Trilateral Agreements on Syria

The new agreement on Syria that the three leaders reached in Sochi lays down the rules of the game for a new stage of the conflict focused on political settlement. Remarkably, Moscow managed to coordinate with all major actors involved in Syrian crisis even though they pursue different and often opposing interests. To do so, Russia had to build somehow on the November 8 memorandum signed with the US and Jordan (with Israeli consultations), which caused certain concerns in Iran and Turkey. The document is not open to public but the Putin-Trump joint statement on Syria gives a glimpse into its content.

In the November 8 memo, both Moscow and Washington acknowledge the necessity to continue joint work on Syria within the framework of existing agreements, and both agree that established mechanisms such as the southwest de-escalation zone and the joint monitoring center in Amman are effective. Russia and the US also agreed to reduce and ultimately eliminate foreign forces and fighters from southwest Syria. This last point was not, as Russian Foreign Minister Sergey Lavrov insisted, about removing Iranian and pro-Iranian Shi’ite forces from Syria. Rather, Lavrov claimed that their presence in Syria—together with Russian forces—is legitimate as opposed to the US forces and its anti-Islamic State coalition that were not invited by the Syrian government.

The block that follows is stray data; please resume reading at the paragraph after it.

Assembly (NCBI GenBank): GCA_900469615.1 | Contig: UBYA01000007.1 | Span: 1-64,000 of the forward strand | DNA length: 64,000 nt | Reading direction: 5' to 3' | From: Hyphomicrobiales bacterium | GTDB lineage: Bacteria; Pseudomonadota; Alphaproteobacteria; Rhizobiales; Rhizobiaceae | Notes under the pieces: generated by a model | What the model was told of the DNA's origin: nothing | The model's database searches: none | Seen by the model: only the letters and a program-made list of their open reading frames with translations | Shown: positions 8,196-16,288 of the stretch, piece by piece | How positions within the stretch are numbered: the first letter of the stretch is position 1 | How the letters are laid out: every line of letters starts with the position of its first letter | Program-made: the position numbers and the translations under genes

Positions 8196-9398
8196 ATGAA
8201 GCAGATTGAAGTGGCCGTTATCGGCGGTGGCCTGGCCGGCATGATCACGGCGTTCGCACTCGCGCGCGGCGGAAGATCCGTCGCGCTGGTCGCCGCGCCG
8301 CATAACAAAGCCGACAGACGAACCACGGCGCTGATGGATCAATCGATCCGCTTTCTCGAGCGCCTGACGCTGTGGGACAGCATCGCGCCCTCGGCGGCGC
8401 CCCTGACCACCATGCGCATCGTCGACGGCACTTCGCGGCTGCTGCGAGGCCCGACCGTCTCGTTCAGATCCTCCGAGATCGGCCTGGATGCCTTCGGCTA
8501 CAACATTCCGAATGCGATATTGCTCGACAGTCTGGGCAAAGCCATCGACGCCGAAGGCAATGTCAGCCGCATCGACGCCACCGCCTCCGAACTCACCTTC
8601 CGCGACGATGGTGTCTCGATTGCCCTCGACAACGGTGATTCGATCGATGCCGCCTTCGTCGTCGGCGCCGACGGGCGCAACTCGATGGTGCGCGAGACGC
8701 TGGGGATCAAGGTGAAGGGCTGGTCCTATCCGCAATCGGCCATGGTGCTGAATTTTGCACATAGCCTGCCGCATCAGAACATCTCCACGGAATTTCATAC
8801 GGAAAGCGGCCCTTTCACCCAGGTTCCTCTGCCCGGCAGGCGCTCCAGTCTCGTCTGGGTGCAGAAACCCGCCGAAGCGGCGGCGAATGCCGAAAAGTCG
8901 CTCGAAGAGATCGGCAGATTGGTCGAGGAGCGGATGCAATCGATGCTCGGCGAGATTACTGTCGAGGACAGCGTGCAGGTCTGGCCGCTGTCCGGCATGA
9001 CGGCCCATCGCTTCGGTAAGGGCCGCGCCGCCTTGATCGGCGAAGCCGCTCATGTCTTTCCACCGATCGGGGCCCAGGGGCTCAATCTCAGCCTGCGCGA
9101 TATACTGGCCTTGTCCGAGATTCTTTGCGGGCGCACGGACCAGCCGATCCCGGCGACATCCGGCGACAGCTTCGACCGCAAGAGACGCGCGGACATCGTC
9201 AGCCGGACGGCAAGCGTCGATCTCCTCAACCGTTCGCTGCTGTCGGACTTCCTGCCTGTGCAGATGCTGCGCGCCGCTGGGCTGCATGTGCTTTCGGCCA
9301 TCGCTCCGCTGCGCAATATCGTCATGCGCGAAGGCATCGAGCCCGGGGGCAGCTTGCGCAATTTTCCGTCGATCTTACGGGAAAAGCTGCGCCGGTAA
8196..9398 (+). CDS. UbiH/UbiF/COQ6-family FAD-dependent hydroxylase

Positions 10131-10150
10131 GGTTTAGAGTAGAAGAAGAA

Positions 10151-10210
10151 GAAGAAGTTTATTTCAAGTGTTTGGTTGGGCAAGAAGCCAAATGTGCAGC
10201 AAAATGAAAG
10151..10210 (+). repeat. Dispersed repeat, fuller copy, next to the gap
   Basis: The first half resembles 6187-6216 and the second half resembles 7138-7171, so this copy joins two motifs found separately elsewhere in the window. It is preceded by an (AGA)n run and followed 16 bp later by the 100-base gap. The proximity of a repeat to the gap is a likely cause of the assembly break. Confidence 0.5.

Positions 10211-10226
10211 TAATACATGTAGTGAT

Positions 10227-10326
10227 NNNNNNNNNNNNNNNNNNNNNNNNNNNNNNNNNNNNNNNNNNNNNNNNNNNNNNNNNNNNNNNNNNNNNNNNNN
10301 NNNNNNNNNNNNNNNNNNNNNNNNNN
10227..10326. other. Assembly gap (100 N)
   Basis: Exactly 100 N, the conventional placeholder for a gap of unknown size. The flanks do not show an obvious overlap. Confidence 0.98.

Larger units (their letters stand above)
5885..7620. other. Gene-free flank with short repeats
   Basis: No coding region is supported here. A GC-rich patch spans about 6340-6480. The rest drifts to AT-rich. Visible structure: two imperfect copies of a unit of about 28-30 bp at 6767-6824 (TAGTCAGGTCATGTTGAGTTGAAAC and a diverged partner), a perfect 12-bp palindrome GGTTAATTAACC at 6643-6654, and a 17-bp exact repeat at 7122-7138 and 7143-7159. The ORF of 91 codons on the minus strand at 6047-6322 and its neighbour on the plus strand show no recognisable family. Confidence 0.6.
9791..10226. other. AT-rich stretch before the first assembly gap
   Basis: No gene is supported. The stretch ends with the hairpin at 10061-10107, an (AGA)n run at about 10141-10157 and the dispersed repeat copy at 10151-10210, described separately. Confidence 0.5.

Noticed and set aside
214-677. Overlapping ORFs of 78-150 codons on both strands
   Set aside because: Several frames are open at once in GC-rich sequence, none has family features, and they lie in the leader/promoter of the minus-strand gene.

“What we discussed with the Americans are mechanisms of functioning of de-escalation zones in south-west Syria. Representatives of Jordan took part in the discussion as well. We also had informal consultations with Israel as this area is close to the Golan Height,” said Lavrov. “We agreed to move towards full withdrawal of all non-Syrian formations from this complicated area.” The minister hastened to add, “But this is a two-way street.” He was referring to the “foreign terrorist fighters” who are likely allied with the rebel groups backed by the US in south Syria near at-Tanf (formerly known as the New Syrian Army).

In this way, Russia was suggesting that it supported the withdrawal of Iranian and pro-Iranian forces just from southwest Syria and only under the condition that Washington withdraws “its own-backed foreign militants” from that area.

Such a move heightens Israelis interest in the deal and its implementation. If the agreement succeeds, Israel gets what it wants—an Iran-free buffer zone on its border with Syria. If the agreement doesn’t hold, Tel Aviv might push back and escalate the situation.

The Complexity of Russia’s Position